A Compilation Of Rajesh Khanna Songs (L-Z)

The Trivia Of Rajesh Khanna’s Superstardom

Amitabh Bachchan was the undisputed superduper/ mega star when I was growing up and the movie fans around me used to call Rajesh Khanna “Pavali” (i.e. worth 25 paise, or simply spoken, most insignificant) in arrogance. In fact, even the movie stars like Dharmendra, Jeetendra, Vinod Khanna, and Rishi Kapoor has had a better audience  carved out for themselves post the mid-1970s, indicating how steep a fall Khanna has had after an equally stellar rise only a few years ago.

But when I look back now and find my most valuable Kishore  Kumar songs lying in Rajesh Khanna’s palms; and when I reassess the legacy he leaves behind with that brief sparkle in the early 1970s, I’m but forced to admit his everlasting contribution. That he couldn’t rise to his own potential  again – except for a brief surge in the mid-1980s with the hits like Souten and Avtaar – reminds one of his inherent flaws.

Researching for these compilations also made me have a fresh look at how the Hindi cinema music transformed along with the movie craft in the 1970s onwards. Bachchan had some of the biggest hits at the box-office and equally popular songs, but not the same socio-cultural legacy, which Kaka’s song renditions seemed to enjoy. In fact, Bachchan used to be idolized for his characters and dialogues more than anything else. Incidentally, the Kishore Kumar – RD Burman duo did not have the same luck with Khanna either after what they had seemingly triggered with him earlier. They separately excelled with the other actors and movie makers, but there seems to have taken a shift in how songs were being conceived in the Hindi cinema in the years that followed, and by the mid-1980s; i.e when Kishore Kumar had started contemplating a retirement from his playback career, the erosion of the Hindi cinema music could easily be gauged by the music lovers.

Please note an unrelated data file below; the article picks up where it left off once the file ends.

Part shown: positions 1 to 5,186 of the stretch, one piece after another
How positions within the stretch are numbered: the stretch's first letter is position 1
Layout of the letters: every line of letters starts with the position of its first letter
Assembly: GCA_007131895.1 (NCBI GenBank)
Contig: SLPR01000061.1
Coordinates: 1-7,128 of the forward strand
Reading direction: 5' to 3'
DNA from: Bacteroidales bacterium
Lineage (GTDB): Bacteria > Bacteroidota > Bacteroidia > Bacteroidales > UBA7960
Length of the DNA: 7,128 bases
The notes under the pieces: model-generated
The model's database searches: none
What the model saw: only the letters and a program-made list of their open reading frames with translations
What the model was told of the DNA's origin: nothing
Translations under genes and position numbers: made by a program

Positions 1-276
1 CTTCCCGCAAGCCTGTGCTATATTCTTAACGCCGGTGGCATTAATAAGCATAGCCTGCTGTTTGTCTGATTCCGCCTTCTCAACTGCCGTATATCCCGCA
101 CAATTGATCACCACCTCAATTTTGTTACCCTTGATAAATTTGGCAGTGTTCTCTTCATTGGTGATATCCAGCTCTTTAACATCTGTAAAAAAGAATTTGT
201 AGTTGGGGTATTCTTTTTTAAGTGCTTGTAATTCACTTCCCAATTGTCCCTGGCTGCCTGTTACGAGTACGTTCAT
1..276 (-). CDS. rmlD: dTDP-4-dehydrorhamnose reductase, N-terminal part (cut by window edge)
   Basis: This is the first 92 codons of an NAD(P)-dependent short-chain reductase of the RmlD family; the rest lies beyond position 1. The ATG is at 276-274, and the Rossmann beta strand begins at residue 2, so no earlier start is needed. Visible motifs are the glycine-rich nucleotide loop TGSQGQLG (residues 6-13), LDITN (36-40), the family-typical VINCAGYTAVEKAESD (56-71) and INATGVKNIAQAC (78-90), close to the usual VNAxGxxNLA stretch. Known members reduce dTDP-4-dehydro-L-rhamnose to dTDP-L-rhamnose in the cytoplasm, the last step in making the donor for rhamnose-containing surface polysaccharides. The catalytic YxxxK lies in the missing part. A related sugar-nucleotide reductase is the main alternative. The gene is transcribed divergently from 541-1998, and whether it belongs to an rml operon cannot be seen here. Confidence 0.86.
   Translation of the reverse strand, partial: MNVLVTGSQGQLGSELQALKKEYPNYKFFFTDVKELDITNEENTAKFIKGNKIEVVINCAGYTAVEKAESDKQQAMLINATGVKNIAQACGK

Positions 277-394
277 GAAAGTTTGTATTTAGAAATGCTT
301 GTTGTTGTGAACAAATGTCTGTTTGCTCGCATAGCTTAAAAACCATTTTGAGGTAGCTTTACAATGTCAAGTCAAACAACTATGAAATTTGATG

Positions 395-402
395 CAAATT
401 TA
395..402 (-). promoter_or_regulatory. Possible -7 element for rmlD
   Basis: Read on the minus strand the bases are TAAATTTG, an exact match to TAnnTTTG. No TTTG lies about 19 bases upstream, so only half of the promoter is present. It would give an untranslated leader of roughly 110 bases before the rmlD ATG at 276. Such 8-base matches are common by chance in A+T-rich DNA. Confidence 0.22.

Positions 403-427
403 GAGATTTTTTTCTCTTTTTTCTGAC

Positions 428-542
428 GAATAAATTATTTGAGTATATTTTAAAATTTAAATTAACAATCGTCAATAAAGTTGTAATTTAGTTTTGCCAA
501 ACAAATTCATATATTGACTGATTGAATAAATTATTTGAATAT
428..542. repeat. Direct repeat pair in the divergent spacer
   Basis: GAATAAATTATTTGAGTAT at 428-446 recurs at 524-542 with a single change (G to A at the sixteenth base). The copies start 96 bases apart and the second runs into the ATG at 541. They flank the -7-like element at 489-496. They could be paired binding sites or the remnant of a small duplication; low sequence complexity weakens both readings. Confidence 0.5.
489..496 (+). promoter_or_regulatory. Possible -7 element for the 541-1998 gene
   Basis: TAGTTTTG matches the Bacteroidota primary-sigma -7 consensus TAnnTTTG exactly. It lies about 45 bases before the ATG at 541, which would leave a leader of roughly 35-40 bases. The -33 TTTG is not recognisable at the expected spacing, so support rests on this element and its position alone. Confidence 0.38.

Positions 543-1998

The 1970s not only saw some of the best Hindi cinema music being composed ever, but also a dramatic transformation in how the very cine-craft was being conceived in those years. Why did the Hindi cine music lose its sheen in the absence of Kishore Kumar and RD Burman is unclear, though. There still was some music left in the 1990s, but almost zilch in the years that followed. Why hasn’t there been any resurrection of the good cinema music or the emergence of a separate music industry, if that wasn’t anymore  possible through Bollywood, is a continuing puzzle! May be, this is a temporary ripple of the reality television and the dance and idol TV shows, which should transform with time as the media keeps on evolving.

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